AbstractIn a series of ad-hoc surveys at different academic institutions in the Baltic Sea region, students and young scholars were asked about their views about the environmental issues of the Baltic Sea, and who would be responsible for the management of the Baltic Sea. Overfishing, climate change and waste were considered the most significant issues, while tourism and constructions (of bridges, etc.) were less often recognized as severe. The responsibility for the management of the Baltic Sea was mostly attributed to the European Union or to the respective national governments.
Since climate is one of these issues, one question has dealt with the main task of climate science. It turns out that the most frequent assertion was not the genuine scientific task of generating knowledge about the dynamics of the system. Instead, the task of solving the problem and, equally often, supporting climate activism was favored.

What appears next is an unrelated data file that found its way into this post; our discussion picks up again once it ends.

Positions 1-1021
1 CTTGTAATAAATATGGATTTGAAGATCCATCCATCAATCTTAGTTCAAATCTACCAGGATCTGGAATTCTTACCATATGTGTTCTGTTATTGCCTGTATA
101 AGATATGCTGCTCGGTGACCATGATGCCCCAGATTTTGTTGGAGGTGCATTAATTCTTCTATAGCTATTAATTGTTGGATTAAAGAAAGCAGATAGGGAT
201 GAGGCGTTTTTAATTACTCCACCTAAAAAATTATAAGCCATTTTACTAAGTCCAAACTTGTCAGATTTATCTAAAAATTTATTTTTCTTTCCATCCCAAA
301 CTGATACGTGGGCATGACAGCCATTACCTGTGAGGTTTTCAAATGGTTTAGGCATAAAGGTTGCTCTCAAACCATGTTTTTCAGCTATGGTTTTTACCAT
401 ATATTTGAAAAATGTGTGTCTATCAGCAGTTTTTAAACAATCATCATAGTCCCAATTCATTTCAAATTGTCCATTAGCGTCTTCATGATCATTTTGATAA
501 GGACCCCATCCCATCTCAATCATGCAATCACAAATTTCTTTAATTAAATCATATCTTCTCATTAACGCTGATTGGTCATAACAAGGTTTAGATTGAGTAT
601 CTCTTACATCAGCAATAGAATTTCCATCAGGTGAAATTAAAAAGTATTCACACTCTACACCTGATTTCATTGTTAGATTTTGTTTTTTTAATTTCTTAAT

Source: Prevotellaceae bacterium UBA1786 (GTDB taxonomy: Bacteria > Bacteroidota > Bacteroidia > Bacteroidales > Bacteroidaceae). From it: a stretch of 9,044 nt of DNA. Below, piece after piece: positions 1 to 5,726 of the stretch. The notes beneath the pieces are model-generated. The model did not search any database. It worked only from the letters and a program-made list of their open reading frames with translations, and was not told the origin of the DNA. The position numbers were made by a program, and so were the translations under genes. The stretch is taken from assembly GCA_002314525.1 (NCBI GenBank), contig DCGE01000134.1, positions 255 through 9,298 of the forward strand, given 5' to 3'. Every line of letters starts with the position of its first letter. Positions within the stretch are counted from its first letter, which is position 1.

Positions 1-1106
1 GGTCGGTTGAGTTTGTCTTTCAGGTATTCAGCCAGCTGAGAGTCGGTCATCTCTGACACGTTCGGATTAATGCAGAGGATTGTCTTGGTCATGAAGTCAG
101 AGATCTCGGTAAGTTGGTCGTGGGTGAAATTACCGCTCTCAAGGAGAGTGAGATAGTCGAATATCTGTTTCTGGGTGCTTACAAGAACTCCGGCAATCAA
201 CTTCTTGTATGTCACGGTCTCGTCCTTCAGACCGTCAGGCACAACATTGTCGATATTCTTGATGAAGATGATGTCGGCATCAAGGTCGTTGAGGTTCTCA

The results are not representative – neither for the separate surveys, nor for the selection of the sites of surveying. However, when taken all surveys together, the emergence of consistent perceptions may be considered evidence for a general attitude among students and young scholars in the Baltic regions. However, differences between groups – in terms of nationality, seniority and discipline - may be related to sampling randomness.